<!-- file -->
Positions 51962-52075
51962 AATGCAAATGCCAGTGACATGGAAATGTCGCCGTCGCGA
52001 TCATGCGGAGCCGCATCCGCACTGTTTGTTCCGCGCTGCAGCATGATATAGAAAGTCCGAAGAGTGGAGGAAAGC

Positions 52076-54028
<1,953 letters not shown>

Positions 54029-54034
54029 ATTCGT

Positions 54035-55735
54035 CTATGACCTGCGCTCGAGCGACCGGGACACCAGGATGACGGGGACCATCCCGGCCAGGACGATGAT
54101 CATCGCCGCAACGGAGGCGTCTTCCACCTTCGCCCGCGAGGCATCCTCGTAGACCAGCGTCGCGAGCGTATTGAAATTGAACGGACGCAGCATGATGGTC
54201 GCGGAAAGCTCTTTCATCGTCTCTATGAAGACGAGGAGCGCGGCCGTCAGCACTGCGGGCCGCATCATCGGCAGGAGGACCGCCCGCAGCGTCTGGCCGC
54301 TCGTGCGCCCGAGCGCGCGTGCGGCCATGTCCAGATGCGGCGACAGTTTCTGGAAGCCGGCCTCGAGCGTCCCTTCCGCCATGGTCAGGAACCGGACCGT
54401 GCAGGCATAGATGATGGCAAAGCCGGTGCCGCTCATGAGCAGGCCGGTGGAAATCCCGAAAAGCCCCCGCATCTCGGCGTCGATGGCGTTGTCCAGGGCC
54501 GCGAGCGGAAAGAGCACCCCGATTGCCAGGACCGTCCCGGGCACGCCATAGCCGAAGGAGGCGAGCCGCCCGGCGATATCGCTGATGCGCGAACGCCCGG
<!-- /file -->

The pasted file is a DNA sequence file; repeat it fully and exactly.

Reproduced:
Positions 51962-52075
51962 AATGCAAATGCCAGTGACATGGAAATGTCGCCGTCGCGA
52001 TCATGCGGAGCCGCATCCGCACTGTTTGTTCCGCGCTGCAGCATGATATAGAAAGTCCGAAGAGTGGAGGAAAGC

Positions 52076-54028
<1,953 letters not shown>

Positions 54029-54034
54029 ATTCGT

Positions 54035-55735
54035 CTATGACCTGCGCTCGAGCGACCGGGACACCAGGATGACGGGGACCATCCCGGCCAGGACGATGAT
54101 CATCGCCGCAACGGAGGCGTCTTCCACCTTCGCCCGCGAGGCATCCTCGTAGACCAGCGTCGCGAGCGTATTGAAATTGAACGGACGCAGCATGATGGTC
54201 GCGGAAAGCTCTTTCATCGTCTCTATGAAGACGAGGAGCGCGGCCGTCAGCACTGCGGGCCGCATCATCGGCAGGAGGACCGCCCGCAGCGTCTGGCCGC
54301 TCGTGCGCCCGAGCGCGCGTGCGGCCATGTCCAGATGCGGCGACAGTTTCTGGAAGCCGGCCTCGAGCGTCCCTTCCGCCATGGTCAGGAACCGGACCGT
54401 GCAGGCATAGATGATGGCAAAGCCGGTGCCGCTCATGAGCAGGCCGGTGGAAATCCCGAAAAGCCCCCGCATCTCGGCGTCGATGGCGTTGTCCAGGGCC
54501 GCGAGCGGAAAGAGCACCCCGATTGCCAGGACCGTCCCGGGCACGCCATAGCCGAAGGAGGCGAGCCGCCCGGCGATATCGCTGATGCGCGAACGCCCGG